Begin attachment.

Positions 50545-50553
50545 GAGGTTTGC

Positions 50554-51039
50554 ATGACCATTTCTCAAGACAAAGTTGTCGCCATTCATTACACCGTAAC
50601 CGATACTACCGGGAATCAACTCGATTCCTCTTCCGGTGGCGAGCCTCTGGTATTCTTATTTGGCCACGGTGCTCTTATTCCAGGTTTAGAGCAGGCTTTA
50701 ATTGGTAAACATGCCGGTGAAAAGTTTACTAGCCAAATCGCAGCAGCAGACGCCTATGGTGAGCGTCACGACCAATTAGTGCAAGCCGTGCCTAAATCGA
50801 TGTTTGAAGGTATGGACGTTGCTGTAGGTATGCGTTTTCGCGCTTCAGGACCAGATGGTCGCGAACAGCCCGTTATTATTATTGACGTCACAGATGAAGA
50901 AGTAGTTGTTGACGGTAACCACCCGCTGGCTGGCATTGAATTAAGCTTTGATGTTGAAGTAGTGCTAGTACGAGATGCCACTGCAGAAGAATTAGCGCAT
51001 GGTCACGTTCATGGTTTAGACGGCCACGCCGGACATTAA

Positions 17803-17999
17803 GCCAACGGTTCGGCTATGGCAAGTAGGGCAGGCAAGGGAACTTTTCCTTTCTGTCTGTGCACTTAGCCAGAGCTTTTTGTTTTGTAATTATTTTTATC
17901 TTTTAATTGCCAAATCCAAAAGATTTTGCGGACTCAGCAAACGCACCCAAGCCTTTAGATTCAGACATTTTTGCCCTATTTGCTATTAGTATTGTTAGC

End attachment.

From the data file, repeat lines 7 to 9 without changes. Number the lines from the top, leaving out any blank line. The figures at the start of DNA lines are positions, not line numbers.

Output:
50801 TGTTTGAAGGTATGGACGTTGCTGTAGGTATGCGTTTTCGCGCTTCAGGACCAGATGGTCGCGAACAGCCCGTTATTATTATTGACGTCACAGATGAAGA
50901 AGTAGTTGTTGACGGTAACCACCCGCTGGCTGGCATTGAATTAAGCTTTGATGTTGAAGTAGTGCTAGTACGAGATGCCACTGCAGAAGAATTAGCGCAT
51001 GGTCACGTTCATGGTTTAGACGGCCACGCCGGACATTAA